Monday 9 November 2009

Birmingham man who died in police custody was roughly treated, inquest told

From the Birmingham Post:

The sister of a Birmingham man who died in police custody has spoken about her brother’s health and the behaviour of police officers the night he was arrested.

Sharon Powell said her 38-year-old brother Michael was a “loving, family man” and despite a history of mental illness he was “fit, well and healthy”.

Michael Powell died in a prison cell at Thornhill Road Police Station in Handsworth after being arrested for smashing windows and damaging his mother’s home in Wilton Road, Lozells, in September 2003.

His family have maintained that the police’s heavy handed behaviour during the arrest was racially motivated and he would have been treated differently had he been white.

During the inquest held at Sutton Coldfield Town Hall into Mr Powell’s death, it emerged that the father-of-three had a history of mental episodes which included being found on a roof and being treated by a mental health team at his home in September, 1999.

It was also revealed that Mr Powell’s family had paid for mental health treatment at the private Woodbourne Priory Hospital in Edgbaston in 1994.

Ms Powell told coroner Stephen Campbell she received a call from her sister Judith at 12.30am on September 7, 2003, while she was talking to another friend on a different phone, informing her that the police had been called to her mother’s house.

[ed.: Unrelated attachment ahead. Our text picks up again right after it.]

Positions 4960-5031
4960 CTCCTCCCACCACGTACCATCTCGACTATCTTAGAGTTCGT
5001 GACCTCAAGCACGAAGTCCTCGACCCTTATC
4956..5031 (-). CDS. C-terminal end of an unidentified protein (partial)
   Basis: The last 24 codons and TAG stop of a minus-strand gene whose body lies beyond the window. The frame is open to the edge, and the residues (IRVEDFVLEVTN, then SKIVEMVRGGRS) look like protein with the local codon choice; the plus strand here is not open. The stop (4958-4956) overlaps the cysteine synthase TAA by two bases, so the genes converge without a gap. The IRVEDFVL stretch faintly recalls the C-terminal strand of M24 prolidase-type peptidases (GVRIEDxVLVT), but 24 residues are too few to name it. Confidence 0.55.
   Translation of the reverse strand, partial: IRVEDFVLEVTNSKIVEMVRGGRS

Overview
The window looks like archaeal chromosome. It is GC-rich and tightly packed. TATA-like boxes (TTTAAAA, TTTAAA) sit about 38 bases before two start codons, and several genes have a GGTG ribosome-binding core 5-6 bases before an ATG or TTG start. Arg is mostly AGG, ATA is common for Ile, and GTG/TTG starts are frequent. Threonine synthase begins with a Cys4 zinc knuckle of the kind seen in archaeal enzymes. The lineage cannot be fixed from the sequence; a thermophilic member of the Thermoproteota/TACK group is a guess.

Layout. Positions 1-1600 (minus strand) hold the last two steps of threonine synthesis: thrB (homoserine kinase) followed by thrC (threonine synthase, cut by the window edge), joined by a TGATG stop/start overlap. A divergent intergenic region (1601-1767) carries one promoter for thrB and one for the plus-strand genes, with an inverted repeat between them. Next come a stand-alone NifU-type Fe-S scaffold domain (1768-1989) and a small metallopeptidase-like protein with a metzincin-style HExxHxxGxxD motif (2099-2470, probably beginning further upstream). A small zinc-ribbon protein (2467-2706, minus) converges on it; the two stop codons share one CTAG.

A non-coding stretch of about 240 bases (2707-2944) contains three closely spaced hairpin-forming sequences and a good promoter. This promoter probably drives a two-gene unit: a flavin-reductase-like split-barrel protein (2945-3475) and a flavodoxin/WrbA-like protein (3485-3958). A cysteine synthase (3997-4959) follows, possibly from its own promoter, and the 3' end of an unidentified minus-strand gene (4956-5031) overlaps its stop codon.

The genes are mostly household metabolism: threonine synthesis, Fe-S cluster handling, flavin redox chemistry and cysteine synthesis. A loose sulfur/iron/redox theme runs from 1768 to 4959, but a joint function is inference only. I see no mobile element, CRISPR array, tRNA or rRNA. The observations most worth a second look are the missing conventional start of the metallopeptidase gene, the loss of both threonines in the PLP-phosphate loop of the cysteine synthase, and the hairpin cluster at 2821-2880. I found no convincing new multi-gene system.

When she arrived at the house, the road was blocked off by people and police. She said: “There was about six to eight police officers, I saw my brother on the floor, these police officers on top of him.”

“I couldn’t see any part of his body apart from his shoes.”

Ms Powell said after the van drove off, she took details from a number of witnesses present and asked a police officer why hadn’t he gone in an ambulance to hospital instead, asking if it was because he was black.

Hugh Davies, who represents 10 officers from West Midlands Police, put it to Ms Powell that her version of events had been affected by a dream a friend had about her brother, a van and people dressed in black.

Mr Davies said: “You remember previously that a friend had described a dream she had.

Ms Powell said: “My friend had a dream that all the people were in black and there was white van and a white van hit my brother.

Mr Davies said: “In each statement, you’ve described each and every police officer as wearing black as in the dream. In fact several of them were wearing fluorescent jackets.”

Mr Davies also said there were three to four officers restraining Mr Powell and they were not on top of him as she had previously said.

The inquest continues.

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